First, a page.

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Old December 7, 2011, 08:58 PM   #1
thedaddycat
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.45 Colt in a .410?

I was looking things over the other day and came across the H&R single shot .410 I got for Christmas so many years ago. It is chambered for 3" shells. Then I started thinking about the handguns that will chamber both .410 shells and .45 Colt centerfire rounds. Now I have slugs for the .410 already and don't really use it much any more except for fun and teaching the kids, so my questions are purely accademic...

Will a .410 shotgun with a 3" chamber be able to chamber and fire .45 Colt ammo? Would it be any more effective than slugs?

My guess is that the answers are yes and no respectively. I have no intention of doing this as I have enough other chamberings that I need to stock up on already without adding another to the list.
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Old December 7, 2011, 09:03 PM   #2
oneounceload
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Fire 45 Colt? Sure - one time as the gun splits open and causes injury

Those guns you speak of are rated for the 45 Colt and just "happen" to have a chamber long enough for a mild 410

Not safe the other way around
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Old December 7, 2011, 09:09 PM   #3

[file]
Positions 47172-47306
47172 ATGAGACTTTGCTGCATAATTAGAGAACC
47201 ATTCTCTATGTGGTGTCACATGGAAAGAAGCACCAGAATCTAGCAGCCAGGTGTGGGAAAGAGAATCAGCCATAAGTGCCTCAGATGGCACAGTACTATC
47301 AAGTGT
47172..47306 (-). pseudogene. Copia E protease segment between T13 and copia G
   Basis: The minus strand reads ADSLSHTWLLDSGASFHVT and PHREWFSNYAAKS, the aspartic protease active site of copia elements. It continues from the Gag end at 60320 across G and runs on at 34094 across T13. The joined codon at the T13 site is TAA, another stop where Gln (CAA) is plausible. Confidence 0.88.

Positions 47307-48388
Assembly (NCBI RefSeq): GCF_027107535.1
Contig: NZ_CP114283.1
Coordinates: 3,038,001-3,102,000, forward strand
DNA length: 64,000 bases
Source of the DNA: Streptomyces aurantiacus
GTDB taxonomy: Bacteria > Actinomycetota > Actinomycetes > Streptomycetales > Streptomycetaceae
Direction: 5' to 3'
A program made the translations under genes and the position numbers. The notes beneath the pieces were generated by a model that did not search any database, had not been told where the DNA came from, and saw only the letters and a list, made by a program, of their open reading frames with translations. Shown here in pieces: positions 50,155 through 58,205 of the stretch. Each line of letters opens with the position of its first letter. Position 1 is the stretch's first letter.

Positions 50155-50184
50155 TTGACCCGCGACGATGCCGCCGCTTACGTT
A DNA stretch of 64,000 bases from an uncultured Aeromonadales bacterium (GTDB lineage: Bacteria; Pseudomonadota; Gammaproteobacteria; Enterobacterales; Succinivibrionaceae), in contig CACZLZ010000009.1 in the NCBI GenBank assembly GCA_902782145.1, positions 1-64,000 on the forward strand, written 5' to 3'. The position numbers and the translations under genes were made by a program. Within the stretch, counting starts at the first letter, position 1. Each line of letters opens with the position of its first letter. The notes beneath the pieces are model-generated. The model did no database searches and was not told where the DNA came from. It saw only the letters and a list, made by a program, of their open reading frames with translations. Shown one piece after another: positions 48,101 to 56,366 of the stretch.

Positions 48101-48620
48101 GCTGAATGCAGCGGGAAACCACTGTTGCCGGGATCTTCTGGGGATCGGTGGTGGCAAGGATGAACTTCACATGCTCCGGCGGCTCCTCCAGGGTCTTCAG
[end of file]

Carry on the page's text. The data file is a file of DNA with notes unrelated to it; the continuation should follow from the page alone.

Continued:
870shotgunner870
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I wouldnt try it, NOW I DONT KNOW the chamber pressures of each catridge respectivly but obviously its an older gun. I dont know but i wouldnt try it.

Odd question though, makes ya think
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Old December 7, 2011, 09:54 PM   #4
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The .45 Colt will probably chamber, but I certainly wouldn't fire it. The bullet is .452" (or a tad bigger) while the bore of a 410 is, you guessed it, .410". If you have a full choke the constriction at the end of the barrel is 0.395" in diameter. Trying to sqeeze a .452 bullet through all that is going to make the internal pressure skyrocket. At the very least you'll wind up with a bulged barrel.